Instructional Practices

Schools and Schooling Introduction

Among the most important goals of schooling is to ensure the literacy development of all students so that they can engage meaningfully and critically with a range of texts, in a range of contexts, and for a range of purposes. The changing nature of texts and technological innovations as well as ongoing research are reshaping literacy education. Such evolution requires capable literacy leaders at all levels.

The Schools and Schooling category focuses on schoolwide practices—those that reflect and address expanded definitions of literacy and texts, ongoing assessment, and the building of leadership capacity in schools. An important thread running throughout the practices is the importance of inquiry and collaboration as literacy demands and contexts expand and change.

Practices focused specifically on digital texts and student engagement with visual and graphical elements of text are "Digital Literacies" by Jill Castek, "Personal Digital Inquiry" by Julie Coiro, "Digital Citizenship" by Kip Glazer, and "Visual Literacy" by Marva Cappello. "Real-World Writing" by Maria Grant addresses the importance of authentic purposes for literacy, ones more relevant to students' real-world contexts.

Two practices in this category focus on assessment, with one recognizing students' roles in their own assessment and the other describing teachers' roles in ongoing assessment that informs teaching and learning: "Student Self-Assessment" by Peter Afflerbach and "Formative Assessment" by Margaret Heritage.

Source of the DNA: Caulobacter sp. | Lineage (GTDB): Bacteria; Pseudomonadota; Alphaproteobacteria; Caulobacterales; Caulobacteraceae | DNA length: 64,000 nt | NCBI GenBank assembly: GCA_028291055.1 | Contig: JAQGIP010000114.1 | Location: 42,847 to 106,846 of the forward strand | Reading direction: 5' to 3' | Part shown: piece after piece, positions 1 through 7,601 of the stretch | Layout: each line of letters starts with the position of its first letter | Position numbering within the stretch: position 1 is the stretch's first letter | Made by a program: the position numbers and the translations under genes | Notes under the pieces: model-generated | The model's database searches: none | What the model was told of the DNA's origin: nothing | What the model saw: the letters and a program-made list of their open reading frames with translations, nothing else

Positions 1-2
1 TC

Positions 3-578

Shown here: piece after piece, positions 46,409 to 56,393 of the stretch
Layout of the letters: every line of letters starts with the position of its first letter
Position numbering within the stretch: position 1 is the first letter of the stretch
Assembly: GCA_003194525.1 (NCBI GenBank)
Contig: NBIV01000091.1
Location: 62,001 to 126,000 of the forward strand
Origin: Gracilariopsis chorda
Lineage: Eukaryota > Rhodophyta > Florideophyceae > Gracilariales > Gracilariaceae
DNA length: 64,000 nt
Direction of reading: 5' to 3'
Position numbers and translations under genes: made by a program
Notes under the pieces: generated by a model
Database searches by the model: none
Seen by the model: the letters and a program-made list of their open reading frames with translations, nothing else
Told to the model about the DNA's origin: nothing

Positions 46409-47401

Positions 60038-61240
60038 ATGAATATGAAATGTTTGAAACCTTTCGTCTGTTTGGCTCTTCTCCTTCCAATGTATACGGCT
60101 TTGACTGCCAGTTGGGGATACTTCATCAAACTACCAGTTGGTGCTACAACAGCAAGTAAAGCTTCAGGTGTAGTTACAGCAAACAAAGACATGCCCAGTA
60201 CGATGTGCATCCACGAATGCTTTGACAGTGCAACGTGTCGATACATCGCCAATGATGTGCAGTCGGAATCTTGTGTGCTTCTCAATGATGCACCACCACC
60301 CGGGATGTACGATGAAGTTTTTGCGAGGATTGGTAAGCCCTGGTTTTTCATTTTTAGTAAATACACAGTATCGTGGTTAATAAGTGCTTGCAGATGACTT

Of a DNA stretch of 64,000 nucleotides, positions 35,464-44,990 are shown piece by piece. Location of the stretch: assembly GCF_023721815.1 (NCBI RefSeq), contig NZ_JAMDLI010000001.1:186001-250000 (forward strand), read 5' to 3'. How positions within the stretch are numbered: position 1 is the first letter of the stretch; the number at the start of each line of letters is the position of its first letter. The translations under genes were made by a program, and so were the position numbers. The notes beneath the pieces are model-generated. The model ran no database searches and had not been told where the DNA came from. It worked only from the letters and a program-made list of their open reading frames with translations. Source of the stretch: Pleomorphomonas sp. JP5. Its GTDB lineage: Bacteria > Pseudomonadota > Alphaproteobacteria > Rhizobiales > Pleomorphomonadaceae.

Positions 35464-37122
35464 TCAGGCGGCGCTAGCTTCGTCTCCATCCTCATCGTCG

Literacy leadership is the focus of "Principals as Literacy Leaders' by Rita M. Bean and Jacy Ippolito, "Literacy Coaching" by Lindsay Clare Matsumura, and "The Soft Skills of Communication in Literacy Leadership" by Celeste Bates and Denise Morgan. These practices highlight collaboration, social construction of knowledge, and shared ownership of students' literacy development.

This category provides a welcome focus on schoolwide practices that impact students' literacy experiences and learning. Teachers and other literacy leaders will find them useful for advancing their thinking and transforming their practices.

—Hallie Yopp Slowik, Professor Emeritus, California State University, Fullerton and Donna Ogle, Professor Emeritus, National Louis University, Chicago, IL